7. #7
    SE Wis dedhed's Avatar
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    Buy a die and thread the mounting bolt further down if needed, cut it off to the length you need. The new dual pivot calipers will work much better than the old brakes, stopping power wise. Those edge should have aero levers and lever pull "shouldn't" be a problem. IMO Usually a good upgrade on an older road bike. I have a number of 25 mph bikes with 15 mph brakes, even with Kool Stops.
    '68 Raleigh Sprite, '02 Raleigh C500, '84 Raleigh Gran Prix, '91 Trek 400

  8. #8
    Senior Member $pecial's Avatar
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    Quote Originally Posted by dedhed View Post
    Buy a die and thread the mounting bolt further down if needed, cut it off to the length you need. The new dual pivot calipers will work much better than the old brakes, stopping power wise. Those edge should have aero levers and lever pull "shouldn't" be a problem. IMO Usually a good upgrade on an older road bike. I have a number of 25 mph bikes with 15 mph brakes, even with Kool Stops.
    Duh, didn't even think of that. I even have a die already. thank you

  9. #9
    bike whisperer Kimmo's Avatar
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    Quote Originally Posted by dedhed View Post
    IMO Usually a good upgrade on an older road bike.
    Definitely, but there's no point upgrading the rear.

  10. #10
    coprolite fietsbob's Avatar
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    note: top range Campag brakes are dual pivot only in the front.. single pivot is fine.

    Fit new kool stop pads ,their salmon colored compound is my favorite .
    Long front mounting bolt is for nut fixing , a star washer between the brake and frame keeps the brake centered solidly.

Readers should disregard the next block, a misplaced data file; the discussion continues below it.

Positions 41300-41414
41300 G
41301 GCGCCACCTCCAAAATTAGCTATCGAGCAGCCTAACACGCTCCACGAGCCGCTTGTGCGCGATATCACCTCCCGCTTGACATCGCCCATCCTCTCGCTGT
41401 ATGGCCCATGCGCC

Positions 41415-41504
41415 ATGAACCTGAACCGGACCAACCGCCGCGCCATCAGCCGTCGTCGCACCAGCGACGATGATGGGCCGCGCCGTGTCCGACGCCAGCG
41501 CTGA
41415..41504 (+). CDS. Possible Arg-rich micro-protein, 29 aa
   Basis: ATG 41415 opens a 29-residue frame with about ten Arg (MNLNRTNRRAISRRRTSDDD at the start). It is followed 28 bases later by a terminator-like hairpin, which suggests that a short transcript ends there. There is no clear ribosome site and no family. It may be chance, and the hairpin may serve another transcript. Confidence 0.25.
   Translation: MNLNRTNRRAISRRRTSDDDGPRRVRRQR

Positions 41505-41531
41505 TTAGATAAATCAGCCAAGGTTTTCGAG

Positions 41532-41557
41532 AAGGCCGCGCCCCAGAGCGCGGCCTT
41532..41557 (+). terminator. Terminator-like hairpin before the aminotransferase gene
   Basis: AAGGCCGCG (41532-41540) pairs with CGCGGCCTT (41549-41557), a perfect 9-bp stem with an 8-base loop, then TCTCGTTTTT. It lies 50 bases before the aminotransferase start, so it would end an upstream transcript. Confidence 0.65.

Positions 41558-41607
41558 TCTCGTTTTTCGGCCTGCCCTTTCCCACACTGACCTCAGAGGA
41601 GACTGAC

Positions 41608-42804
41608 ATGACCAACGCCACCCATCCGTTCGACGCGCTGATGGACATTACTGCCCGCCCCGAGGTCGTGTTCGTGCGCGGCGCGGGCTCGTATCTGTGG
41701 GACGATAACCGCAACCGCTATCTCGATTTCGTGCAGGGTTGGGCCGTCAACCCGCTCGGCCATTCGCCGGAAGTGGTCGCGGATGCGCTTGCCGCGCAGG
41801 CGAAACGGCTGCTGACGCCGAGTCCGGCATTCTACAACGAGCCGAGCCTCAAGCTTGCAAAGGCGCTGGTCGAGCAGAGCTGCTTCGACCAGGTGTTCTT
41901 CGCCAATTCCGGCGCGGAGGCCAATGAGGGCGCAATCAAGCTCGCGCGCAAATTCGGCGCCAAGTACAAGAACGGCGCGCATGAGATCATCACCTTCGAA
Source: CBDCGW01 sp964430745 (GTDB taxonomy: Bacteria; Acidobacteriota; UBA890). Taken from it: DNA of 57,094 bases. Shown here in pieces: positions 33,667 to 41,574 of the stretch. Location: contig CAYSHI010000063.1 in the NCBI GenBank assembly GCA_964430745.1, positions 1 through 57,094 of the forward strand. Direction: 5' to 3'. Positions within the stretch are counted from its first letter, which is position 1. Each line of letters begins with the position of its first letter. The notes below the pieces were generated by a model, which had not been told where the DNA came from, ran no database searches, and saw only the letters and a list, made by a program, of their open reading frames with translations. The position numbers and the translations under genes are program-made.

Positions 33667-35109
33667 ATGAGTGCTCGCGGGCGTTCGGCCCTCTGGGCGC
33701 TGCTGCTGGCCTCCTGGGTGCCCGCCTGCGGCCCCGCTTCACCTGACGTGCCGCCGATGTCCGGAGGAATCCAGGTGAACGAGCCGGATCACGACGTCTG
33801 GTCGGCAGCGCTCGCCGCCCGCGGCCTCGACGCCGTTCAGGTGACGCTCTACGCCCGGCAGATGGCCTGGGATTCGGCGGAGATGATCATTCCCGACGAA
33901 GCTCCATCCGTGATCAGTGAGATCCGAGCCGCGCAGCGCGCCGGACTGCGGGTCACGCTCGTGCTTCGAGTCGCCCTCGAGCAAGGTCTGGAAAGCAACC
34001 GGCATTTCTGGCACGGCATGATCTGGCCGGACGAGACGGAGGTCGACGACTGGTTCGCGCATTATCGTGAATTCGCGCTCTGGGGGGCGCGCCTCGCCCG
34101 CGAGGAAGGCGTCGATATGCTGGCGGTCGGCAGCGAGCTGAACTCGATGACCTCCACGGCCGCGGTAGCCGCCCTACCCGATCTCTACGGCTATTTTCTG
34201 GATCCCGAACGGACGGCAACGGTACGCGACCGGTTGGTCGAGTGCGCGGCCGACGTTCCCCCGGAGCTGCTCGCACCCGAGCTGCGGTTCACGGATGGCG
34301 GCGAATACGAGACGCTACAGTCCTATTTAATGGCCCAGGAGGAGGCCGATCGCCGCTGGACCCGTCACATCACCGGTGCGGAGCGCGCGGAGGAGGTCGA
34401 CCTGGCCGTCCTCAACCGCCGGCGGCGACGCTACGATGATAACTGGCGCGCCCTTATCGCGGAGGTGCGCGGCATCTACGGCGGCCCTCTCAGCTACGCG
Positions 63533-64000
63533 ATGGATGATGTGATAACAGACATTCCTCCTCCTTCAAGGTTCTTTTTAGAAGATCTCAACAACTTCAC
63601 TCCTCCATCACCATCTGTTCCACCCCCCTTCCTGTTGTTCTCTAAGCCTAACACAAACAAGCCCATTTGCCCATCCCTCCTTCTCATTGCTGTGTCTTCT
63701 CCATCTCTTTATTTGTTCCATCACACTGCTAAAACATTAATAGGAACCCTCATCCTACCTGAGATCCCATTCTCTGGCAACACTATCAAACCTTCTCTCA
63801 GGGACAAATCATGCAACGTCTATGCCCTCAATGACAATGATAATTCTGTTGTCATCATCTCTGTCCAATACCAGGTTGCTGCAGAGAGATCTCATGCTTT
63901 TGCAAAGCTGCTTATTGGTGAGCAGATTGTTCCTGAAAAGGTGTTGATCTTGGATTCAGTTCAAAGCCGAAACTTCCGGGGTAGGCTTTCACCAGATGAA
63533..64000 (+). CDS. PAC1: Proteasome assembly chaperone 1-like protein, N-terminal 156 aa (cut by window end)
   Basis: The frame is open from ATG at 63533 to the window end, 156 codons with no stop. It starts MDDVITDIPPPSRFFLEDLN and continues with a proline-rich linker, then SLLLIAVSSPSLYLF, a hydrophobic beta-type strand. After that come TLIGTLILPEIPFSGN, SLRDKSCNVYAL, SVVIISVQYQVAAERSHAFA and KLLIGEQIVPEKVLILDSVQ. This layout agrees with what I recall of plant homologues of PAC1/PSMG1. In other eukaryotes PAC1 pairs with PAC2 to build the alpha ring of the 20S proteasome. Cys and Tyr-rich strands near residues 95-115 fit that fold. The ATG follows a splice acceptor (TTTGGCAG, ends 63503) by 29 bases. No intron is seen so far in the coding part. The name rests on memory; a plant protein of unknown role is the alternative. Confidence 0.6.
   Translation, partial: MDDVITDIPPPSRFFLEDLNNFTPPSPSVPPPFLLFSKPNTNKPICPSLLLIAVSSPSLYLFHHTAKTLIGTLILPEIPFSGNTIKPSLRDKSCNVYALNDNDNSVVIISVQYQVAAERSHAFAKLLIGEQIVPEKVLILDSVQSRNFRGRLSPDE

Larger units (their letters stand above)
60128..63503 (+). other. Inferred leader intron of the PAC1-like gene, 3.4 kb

11. #11
    SE Wis dedhed's Avatar
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    Quote Originally Posted by Kimmo View Post
    Definitely, but there's no point upgrading the rear.
    He's already got the new calipers, might as well install them instead of having 2 sets of mismatched stuff.
    '68 Raleigh Sprite, '02 Raleigh C500, '84 Raleigh Gran Prix, '91 Trek 400

  12. #12
    bike whisperer Kimmo's Avatar
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    I'd rather have brands mismatched and the design of my components matched to their job than the reverse.

    Sounds to me like you're saying, might as well throw useless metal on my bike to satisfy my OCD. The single-pivot front can be used for a rear and the dual-pivot rear can be used for a front, with a bit of stuffing about. Proper braking for two bikes.

    The rear brakes are likely to match the rest of the bike's gruppo anyway.

    I definitely wouldn't bother with the star washer; it doesn't take much tension on the mounting bolt to hold the brake in place without one.

  13. #13
    Senior Member Retro Grouch's Avatar
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    Quote Originally Posted by sonatageek View Post
    Why not just move the pads from the Promax over to the DiaCompe calipers and be done with it? Easy and it sounds like you just want to quiet the brakes down so the noise does not kill the sale.
    That's what I think too.